i-limb digits is the fully customised electronic prosthesis for people with missing fingers or partial hands. Anywhere from one to five missing fingers can be replaced with individually powered prosthetic digits. These digits, which move independently and bend at the joints, work in conjunction with any remaining fingers to help you increase your functional capabilities.
Touch Bionics’ finger technology has been adapted for patients who have a partial hand requirement, due to either congenitally missing fingers or fingers lost through an accident. Not having fingers or a thumb to act in opposition to one another makes simple tasks such as holding a fork or a cup difficult and frustrating for patients. Passive fingers, whilst providing both a cosmetic and partial grip function have limited value in performing activities of daily living.
See the story of Ray Milburn, the first person in the southern hemisphere to receive i-limb digits.
Introducing i-limb digits from Touch Bionics
OPC Health are the Australian & New Zealand suppliers of i-limb digits, using powerful myo electric digits to restore normal hand function for partial hand amputations. Numerous partial hand amputees have been successfully fitted with an i-limb digit myo electric prosthesis in Australia and worldwide.
Please contact Paul Coleman at OPC Health our Prosthetic Product Specialist if you would like more information on i-limb digits from Touch Bionics. If you are a Health Professional, Occupational Therapist or a Prosthetic Clinician, contact Paul Coleman to organise for an i-limb digit workshop or to learn about the exciting advances in technology for partial hand limb loss.
Patient selection criteria
There are physical criteria that dictate whether i-limb digits is an appropriate solution or not. Ideal candidates for i-limb digits have amputation levels through, or just proximal, to the metacarpal phalangeal level of one or more digits. We consult with prosthetists in order to ensure that the appropriate i-limb digits solution is supplied.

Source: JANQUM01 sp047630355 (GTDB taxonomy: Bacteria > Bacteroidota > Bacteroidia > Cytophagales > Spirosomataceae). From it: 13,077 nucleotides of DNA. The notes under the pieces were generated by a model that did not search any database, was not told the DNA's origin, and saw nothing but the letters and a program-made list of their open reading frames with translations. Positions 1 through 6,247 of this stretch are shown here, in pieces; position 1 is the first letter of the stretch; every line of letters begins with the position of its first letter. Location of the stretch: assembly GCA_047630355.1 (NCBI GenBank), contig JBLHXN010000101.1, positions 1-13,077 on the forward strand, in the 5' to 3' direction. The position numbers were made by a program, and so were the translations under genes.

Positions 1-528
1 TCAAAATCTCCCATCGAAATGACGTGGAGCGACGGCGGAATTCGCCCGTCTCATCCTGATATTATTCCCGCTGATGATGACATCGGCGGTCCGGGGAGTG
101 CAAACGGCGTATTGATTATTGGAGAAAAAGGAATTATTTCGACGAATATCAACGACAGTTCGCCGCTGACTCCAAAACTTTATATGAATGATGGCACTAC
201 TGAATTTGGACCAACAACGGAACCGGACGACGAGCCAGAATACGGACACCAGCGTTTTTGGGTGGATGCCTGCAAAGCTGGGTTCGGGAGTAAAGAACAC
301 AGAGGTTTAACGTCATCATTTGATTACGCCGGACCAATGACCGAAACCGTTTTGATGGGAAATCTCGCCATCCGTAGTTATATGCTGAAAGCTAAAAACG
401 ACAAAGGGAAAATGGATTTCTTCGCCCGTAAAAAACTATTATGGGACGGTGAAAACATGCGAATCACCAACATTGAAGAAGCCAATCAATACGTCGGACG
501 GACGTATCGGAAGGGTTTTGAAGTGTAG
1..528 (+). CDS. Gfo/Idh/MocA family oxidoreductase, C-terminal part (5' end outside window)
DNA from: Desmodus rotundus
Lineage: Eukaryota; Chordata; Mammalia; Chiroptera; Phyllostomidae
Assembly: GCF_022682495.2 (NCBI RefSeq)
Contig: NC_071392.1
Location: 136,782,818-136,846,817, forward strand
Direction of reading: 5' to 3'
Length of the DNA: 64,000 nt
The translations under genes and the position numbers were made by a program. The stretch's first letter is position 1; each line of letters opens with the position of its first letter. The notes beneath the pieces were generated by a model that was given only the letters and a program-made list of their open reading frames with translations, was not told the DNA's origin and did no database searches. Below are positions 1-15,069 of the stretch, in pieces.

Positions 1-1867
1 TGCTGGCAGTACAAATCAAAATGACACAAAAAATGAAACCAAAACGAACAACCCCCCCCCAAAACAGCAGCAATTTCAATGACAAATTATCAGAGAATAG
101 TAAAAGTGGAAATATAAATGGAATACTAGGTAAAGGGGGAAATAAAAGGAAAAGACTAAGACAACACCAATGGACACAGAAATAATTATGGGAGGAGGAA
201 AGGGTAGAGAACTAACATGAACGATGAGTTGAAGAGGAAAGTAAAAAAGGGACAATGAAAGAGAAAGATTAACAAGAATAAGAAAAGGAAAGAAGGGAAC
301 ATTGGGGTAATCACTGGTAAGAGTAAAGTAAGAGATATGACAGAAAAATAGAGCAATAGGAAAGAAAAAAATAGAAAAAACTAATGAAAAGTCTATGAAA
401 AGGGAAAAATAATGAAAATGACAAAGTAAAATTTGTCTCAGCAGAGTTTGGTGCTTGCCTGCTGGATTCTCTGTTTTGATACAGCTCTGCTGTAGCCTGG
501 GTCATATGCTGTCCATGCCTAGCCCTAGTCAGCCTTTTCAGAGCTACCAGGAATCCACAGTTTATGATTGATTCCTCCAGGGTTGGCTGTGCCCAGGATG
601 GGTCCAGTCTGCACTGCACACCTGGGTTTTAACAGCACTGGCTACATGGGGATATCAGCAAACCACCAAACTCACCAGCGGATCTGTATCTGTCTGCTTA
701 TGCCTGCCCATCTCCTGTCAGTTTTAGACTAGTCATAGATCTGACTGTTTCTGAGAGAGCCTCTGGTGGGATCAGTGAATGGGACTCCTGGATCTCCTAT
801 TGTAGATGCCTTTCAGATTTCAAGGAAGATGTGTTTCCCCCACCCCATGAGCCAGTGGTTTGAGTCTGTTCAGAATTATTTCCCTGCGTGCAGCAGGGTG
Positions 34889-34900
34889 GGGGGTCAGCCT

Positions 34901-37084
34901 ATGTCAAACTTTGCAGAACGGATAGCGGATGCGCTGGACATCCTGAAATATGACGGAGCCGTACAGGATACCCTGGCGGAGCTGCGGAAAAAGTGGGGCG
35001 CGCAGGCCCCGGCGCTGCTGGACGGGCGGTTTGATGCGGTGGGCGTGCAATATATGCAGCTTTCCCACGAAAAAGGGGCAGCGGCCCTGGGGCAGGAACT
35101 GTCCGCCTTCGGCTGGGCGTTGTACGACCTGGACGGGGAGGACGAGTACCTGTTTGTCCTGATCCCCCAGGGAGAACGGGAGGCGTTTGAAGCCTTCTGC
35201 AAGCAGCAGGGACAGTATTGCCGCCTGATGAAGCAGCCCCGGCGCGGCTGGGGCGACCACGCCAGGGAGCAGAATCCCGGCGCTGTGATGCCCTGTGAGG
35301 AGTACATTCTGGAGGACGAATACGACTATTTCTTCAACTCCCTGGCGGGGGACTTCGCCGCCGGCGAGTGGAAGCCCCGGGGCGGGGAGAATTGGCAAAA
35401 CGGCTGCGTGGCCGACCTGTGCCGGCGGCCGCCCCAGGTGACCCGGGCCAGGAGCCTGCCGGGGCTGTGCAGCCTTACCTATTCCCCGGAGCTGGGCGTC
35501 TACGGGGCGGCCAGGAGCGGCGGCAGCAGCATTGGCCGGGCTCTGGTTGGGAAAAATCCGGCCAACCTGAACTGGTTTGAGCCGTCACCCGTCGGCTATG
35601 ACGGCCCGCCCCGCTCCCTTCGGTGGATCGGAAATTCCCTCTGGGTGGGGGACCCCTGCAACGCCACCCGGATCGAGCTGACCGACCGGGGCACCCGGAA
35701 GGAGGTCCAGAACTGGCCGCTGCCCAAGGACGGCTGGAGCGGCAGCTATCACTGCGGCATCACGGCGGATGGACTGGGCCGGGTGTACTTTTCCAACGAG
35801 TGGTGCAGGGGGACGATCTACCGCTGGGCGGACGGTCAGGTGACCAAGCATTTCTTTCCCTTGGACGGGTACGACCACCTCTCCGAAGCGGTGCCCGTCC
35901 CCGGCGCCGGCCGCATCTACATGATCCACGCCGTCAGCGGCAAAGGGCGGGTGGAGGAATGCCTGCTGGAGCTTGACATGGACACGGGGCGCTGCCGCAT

Socket Interface Materials
Every effort is made to ensure that i-limb digits solutions preserve the critical functional elements of the hand, as well as protecting any compromised skin. This preservation is normally accomplished by using silicone interface materials, which allow users to comfortably wear the sockets without further irritating or damaging the soft tissue of their digits or hands.
Each i-limb digits solution requires batteries, access to charging the batteries, and a method of turning the device off and on. Positioning these elements in the device depends on the length of the remnant limb. If the amputation is far enough proximal to the MCP joints, these elements of the device can be integrated into the "palm" of the prosthesis.
If the limb deficiency site is more distal, then the "hardware" must be moved onto the forearm, and housed in as unobtrusive a method as possible, while still providing access for charging the batteries.
Battery, controller module and associated wiring have been housed in a number of personalised and functional ways and result from the interaction between the patient and the prosthetist. This aspect of i-limb digits design is one of the more challenging and requires an experienced upper limb prosthetist to customise this design.
The most common method of controlling i-limb digits is to use myoelectrodes or force-sensing resistors (FSR's). Electrodes sense muscle contraction while sitting on the skin above the muscle. The muscle contraction is filtered, amplified, and then sent to the processor which tells the fingers whether to open or close.
FSR sense pressure and can be utilised if motion is available from a remnant digit to press into one or more of these sensors.
biosim-pro is the computer software that allows the prosthetist to interact with the i-limb digits system. It communicates wirelessly via Bluetooth® connection between a computer and the controller inside the prosthesis.
The advantage of this wireless connection is that it allows the prosthetist to make adjustments to the prosthesis without tethering and statistical information can be gathered in real-time.
Input signals can be adjusted through gain and threshold levels, various control strategies can be changed and utilised, and hand features can be enabled and disabled all through biosim-pro.
For more inforrmation on i-limb digits, contact OPC Health Prosthetic Product Manager Paul Coleman, firstname.lastname@example.org.